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Bioterrorism and the role of the country’s information structure in its control

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Today’s wars are a new form and have a lot of complexity. Changes and widespread changes in the type and structure of wars have led to the introduction of new vocabularies into the world’s military literature, which is bioterrorism as a new form of terrorism. The unpredictability and suddenness, the power of mass destruction and destruction and the psychological stress caused by bioterrorism have made it one of the top priorities of societies and countries that want peace and security.

The fear of being exposed to a variety of diseases has always been a concern for man over the course of history. In the meantime, humane animals with animal temperament have always sought to exploit various factors to dominate and harm others. These people, with knowledge of the general panic of disease and the power of pathogens in paralyzing societies, have always sought to make the most of these factors in order to achieve their goals. With the advances made in genetic and medical sciences, this concern and general panic in diseases have been somewhat resolved, but these developments have led to some abuse.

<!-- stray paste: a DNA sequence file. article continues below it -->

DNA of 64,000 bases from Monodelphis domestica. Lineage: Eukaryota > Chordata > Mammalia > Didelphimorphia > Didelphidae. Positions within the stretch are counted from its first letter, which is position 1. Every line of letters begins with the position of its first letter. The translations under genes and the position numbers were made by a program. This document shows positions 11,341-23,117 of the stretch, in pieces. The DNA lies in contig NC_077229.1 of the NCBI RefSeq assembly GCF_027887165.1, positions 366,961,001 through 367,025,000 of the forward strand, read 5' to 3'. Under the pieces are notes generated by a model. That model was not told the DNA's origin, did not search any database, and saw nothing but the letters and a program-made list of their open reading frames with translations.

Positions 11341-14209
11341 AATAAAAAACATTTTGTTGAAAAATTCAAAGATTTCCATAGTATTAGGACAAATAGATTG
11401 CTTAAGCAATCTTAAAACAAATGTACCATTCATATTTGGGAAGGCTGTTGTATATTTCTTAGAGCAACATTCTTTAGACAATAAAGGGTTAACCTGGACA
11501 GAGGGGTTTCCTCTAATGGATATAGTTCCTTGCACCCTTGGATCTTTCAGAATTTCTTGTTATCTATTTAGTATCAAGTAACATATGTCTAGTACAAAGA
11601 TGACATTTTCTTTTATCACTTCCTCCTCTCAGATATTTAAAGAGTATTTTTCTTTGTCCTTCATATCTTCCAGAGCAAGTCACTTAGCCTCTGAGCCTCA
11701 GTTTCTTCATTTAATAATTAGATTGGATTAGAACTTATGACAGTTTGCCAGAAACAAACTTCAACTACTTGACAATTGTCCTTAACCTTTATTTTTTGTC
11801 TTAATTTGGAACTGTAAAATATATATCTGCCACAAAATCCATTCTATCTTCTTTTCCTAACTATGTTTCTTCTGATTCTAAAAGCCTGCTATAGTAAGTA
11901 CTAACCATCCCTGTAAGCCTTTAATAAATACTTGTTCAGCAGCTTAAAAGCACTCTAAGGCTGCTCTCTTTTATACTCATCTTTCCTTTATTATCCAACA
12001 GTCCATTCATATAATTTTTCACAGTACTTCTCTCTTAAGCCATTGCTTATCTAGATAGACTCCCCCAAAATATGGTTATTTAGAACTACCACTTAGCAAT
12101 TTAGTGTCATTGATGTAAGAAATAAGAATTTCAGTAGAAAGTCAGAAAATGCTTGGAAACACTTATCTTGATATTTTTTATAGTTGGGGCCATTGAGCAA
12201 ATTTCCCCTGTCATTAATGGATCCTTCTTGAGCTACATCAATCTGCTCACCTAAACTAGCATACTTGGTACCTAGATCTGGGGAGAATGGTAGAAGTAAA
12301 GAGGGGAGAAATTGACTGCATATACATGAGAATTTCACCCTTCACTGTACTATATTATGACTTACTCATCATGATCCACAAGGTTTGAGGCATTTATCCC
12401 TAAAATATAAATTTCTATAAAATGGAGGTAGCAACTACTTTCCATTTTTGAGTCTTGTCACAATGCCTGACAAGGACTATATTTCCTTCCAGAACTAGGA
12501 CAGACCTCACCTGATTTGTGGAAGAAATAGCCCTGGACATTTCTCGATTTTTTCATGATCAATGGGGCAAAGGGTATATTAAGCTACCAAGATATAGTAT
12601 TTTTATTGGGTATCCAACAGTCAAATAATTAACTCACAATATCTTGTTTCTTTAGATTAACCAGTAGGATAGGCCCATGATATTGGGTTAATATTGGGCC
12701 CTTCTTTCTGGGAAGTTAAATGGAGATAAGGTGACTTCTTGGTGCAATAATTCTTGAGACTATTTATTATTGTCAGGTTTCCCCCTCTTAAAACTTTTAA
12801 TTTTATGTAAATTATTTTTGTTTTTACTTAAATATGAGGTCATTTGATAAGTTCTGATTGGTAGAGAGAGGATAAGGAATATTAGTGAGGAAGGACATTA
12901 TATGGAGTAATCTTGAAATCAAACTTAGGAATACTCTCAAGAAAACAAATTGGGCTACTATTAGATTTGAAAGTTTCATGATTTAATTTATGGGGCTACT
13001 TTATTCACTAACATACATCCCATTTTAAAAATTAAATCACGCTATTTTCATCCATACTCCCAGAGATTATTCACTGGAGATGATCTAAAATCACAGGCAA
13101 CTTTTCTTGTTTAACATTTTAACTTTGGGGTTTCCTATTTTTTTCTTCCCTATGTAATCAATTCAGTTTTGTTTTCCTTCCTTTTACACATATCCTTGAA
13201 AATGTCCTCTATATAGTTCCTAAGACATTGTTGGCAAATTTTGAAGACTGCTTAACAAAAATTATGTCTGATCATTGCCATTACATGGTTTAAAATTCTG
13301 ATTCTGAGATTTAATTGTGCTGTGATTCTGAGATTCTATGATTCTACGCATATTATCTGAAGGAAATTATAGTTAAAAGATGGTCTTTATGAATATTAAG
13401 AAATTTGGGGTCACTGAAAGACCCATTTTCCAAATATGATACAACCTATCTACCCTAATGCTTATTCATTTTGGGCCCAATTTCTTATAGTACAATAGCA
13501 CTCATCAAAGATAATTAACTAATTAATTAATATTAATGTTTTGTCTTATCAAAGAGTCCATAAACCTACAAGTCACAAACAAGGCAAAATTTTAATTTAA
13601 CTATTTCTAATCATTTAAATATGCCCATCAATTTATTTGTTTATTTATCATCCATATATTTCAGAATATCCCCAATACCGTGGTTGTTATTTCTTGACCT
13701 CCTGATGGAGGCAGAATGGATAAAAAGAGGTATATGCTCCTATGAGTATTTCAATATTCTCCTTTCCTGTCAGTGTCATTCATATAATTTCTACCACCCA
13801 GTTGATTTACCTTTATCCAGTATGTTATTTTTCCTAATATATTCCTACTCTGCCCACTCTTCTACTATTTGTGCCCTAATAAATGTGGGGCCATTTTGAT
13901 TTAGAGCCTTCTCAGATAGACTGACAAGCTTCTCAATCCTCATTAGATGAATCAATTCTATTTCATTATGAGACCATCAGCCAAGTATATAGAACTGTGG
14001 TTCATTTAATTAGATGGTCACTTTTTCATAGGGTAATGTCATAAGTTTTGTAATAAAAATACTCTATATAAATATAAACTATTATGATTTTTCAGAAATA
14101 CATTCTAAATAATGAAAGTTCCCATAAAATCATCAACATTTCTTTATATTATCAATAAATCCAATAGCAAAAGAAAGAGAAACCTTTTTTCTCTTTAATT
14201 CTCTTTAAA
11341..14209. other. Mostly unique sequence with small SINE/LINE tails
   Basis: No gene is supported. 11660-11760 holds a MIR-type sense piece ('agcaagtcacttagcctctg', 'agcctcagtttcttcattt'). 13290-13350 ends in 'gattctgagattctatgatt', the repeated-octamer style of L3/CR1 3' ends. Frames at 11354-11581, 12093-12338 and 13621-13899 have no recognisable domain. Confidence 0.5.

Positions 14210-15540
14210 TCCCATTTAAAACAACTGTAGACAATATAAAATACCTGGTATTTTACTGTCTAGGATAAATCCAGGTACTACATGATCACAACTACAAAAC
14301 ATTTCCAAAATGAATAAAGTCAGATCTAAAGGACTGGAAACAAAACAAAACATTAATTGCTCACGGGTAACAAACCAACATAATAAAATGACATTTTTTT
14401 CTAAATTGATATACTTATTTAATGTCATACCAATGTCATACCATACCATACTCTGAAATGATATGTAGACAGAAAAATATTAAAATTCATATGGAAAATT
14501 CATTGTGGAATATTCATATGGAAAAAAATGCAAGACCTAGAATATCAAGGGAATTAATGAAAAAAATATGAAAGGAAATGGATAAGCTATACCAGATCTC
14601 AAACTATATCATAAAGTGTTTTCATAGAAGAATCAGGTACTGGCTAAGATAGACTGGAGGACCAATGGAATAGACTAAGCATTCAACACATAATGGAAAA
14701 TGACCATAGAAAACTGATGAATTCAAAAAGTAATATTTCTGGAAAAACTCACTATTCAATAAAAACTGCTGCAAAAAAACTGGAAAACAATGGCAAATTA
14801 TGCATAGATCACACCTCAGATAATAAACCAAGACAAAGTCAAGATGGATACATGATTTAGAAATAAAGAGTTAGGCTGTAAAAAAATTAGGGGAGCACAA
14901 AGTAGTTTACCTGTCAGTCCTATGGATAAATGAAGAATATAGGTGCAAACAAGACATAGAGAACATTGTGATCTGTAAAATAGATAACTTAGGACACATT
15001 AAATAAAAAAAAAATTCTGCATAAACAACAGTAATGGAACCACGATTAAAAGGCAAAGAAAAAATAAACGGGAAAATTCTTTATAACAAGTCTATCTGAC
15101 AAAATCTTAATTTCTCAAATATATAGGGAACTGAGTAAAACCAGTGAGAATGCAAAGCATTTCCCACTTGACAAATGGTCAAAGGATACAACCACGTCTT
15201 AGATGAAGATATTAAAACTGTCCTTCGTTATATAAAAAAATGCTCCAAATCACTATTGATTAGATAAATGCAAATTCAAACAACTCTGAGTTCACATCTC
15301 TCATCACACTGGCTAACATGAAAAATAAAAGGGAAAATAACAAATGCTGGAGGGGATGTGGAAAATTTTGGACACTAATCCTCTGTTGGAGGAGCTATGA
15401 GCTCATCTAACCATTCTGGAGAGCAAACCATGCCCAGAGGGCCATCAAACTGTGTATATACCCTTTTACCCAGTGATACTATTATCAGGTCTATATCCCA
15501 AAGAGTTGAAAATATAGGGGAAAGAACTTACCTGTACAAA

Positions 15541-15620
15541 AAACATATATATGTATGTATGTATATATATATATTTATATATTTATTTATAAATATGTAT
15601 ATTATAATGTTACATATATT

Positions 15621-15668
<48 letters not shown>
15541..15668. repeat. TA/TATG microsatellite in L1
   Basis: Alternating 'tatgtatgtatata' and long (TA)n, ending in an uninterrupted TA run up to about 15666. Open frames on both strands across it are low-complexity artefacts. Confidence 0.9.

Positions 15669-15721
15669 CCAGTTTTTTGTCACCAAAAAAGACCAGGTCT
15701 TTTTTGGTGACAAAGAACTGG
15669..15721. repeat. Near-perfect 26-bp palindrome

Although bioterrorism is one of the main problems of public health and a threat to infection control, the fact is that bioterrorist thoughts and practices have always been in the aggressive nations, incite mental and political-economic rivals on the one hand, and in adversarial or retaliatory thoughts in individuals On the other hand, thousands of years ago, the armies, governments, and threatened personalities have existed and have sometimes come up with an incredible myth that all of these events reflect the oldness of thoughts and rarely bioterrorist practices. But the word Bioterrorism and Terrorist Wars came back after the 9/11 incident, so that the annual US budget was tens of times tallied to fight these criminal acts. The widespread propaganda that has taken place in this area has caused more and more people to be afraid of this phenomenon and compromising the mental health of societies. However, many people still believe that biological warfare has come to fruition of military imagination, while today, political developments and biotechnology advances have changed this belief.